Despite relaxation of draconian COVID policies, sales of China’s passenger cars last month still dropped for the first time in half a year and will likely remain unchanged in 2023 amid worsened consumer confidence. 

Reuters, citing China Passenger Car Association (CPCA), reported on December 8 that the country’s car sales in November plunged by 9.5% year-on-year to 1.67 million units. This indicates the first fall since May.

Data from Statista show that China’s passenger vehicle is the world’s biggest market, accounting for 32.5% of global production. In 2021 alone, the industry is estimated to have manufactured 21.41 million passenger cars, roughly 2.2 times more than Japan at second place.

Cui Dongshu, secretary general of CPCA, said in an online meeting, “The November sales were far worse than previous expectations.”

He added, “The current trend is unprecedented since the financial crisis in 2008.”

The business group projects that Chinese passenger car sales will likely reach 20.6 million units in 2023.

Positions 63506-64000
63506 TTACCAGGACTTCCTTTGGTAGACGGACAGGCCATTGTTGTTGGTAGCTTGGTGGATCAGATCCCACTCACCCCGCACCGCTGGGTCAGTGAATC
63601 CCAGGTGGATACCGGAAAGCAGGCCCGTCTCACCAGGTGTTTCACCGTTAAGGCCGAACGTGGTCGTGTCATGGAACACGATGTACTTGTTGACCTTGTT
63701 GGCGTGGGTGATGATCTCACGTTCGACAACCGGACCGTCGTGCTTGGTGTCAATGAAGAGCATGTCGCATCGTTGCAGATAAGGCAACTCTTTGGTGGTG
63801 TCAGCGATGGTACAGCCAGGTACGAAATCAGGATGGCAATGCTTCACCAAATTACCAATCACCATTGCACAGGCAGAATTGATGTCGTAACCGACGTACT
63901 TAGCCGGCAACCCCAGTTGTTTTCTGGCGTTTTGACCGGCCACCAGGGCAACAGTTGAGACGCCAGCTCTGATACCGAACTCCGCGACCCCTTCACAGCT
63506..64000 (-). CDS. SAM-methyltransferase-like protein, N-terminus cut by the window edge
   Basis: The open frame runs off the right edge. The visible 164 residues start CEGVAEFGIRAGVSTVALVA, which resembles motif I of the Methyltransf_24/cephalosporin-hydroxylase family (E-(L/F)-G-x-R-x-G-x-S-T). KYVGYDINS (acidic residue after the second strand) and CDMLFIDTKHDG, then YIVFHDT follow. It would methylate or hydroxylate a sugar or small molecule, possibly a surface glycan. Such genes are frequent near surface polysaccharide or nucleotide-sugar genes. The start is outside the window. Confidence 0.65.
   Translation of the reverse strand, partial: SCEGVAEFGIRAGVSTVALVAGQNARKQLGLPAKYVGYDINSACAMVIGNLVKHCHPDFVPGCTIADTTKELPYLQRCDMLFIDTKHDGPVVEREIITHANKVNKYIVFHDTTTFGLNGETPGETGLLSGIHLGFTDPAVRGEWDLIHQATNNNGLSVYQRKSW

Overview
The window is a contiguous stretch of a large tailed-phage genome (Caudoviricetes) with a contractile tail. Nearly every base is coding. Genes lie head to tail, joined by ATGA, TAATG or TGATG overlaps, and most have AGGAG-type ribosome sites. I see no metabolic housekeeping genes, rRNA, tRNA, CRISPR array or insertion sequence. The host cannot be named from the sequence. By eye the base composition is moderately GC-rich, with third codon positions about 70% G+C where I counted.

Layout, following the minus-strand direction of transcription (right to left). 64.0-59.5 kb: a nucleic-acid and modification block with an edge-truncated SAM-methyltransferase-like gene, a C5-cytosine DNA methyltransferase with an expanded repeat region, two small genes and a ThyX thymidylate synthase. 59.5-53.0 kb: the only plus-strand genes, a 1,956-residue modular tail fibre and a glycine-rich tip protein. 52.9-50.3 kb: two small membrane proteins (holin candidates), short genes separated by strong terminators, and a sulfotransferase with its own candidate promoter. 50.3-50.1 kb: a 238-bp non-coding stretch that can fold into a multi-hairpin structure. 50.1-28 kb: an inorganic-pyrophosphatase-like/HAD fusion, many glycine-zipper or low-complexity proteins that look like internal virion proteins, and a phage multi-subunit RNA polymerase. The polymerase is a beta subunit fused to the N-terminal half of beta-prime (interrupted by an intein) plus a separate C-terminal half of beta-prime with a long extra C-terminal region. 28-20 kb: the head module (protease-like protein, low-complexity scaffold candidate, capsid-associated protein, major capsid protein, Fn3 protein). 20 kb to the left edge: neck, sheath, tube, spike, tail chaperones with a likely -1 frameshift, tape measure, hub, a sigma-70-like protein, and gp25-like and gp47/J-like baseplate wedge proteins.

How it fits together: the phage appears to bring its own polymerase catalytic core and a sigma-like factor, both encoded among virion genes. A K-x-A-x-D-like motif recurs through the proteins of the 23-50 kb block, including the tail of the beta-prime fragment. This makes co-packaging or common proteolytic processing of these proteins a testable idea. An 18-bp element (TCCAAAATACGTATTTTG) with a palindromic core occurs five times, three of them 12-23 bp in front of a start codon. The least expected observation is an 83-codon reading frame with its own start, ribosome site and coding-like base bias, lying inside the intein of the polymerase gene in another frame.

Meanwhile, China Merchants Bank International analysts believe retail passenger vehicle sales in the nation might slide by 6% next year following the expiry of a car purchase subsidy late this month.

The car association suggests that Beijing should prolong the purchase tax cut for small engine vehicles before its expiry until at least June next year.

Authorities in the industry project that there will be a sudden surge in sales this month as consumers don’t want to miss out on the last days of government subsidies and purchase tax cuts.

Despite easing COVID policies, sales outlook remains weak as manufacturers still struggle with elevated inventories of leftover cars.

Therefore, Reuters noted that Shanghai-based Tesla is offering Chinese consumers another price cut of nearly $860 (6,000 yuan) on some models from December 7 to late this year. The EV car giant already offered a 9% discount in October and a roughly $570 (4,000 yuan) insurance subsidy for its Model 3s and Model Ys.

Two sources told the outlet that Tesla intends to reduce the production of its Shanghai-made Model Y by over one-fifth this month compared with November. But the company representative refuted the news.

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